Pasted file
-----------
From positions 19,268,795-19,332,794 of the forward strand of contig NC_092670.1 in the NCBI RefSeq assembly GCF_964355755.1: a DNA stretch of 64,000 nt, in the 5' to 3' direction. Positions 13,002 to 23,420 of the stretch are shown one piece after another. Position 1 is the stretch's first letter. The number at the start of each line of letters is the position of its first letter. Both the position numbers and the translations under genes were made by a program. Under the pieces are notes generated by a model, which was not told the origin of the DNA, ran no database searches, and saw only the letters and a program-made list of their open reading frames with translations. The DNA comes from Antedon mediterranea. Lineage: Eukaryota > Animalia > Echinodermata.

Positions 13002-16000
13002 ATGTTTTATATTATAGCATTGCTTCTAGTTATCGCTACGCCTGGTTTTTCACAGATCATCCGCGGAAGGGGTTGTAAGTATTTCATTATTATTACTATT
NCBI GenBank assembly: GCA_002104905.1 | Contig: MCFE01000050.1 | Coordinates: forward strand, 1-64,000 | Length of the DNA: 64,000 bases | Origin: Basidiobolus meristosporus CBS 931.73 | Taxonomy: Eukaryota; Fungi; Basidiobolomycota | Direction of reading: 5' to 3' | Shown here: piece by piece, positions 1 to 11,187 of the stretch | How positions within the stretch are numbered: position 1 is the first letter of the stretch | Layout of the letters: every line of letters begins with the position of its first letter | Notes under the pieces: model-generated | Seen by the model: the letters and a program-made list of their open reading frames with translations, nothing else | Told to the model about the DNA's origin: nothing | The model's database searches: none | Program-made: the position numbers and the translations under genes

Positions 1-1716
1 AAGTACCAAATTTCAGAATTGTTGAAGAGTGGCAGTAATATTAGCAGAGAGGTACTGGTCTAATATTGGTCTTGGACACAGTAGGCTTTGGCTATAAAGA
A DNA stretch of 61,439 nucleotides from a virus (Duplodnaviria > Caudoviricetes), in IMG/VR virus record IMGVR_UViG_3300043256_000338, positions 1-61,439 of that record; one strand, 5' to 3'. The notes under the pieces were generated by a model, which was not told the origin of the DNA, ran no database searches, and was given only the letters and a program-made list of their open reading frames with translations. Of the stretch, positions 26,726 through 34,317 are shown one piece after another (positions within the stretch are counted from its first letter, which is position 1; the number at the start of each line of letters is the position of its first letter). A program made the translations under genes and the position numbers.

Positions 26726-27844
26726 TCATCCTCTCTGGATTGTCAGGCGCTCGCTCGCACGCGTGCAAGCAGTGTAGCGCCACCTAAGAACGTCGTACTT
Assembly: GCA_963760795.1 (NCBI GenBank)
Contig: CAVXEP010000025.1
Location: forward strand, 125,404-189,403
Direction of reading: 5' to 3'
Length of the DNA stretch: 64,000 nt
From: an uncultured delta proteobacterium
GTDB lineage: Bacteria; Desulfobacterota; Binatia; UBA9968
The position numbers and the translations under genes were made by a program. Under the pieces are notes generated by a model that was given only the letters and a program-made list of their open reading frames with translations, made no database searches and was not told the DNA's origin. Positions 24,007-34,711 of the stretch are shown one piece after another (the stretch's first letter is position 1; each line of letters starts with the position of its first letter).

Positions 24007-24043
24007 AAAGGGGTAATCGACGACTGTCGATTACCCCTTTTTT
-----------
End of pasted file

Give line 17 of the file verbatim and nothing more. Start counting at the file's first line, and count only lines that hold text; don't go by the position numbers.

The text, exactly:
The position numbers and the translations under genes were made by a program. Under the pieces are notes generated by a model that was given only the letters and a program-made list of their open reading frames with translations, made no database searches and was not told the DNA's origin. Positions 24,007-34,711 of the stretch are shown one piece after another (the stretch's first letter is position 1; each line of letters starts with the position of its first letter).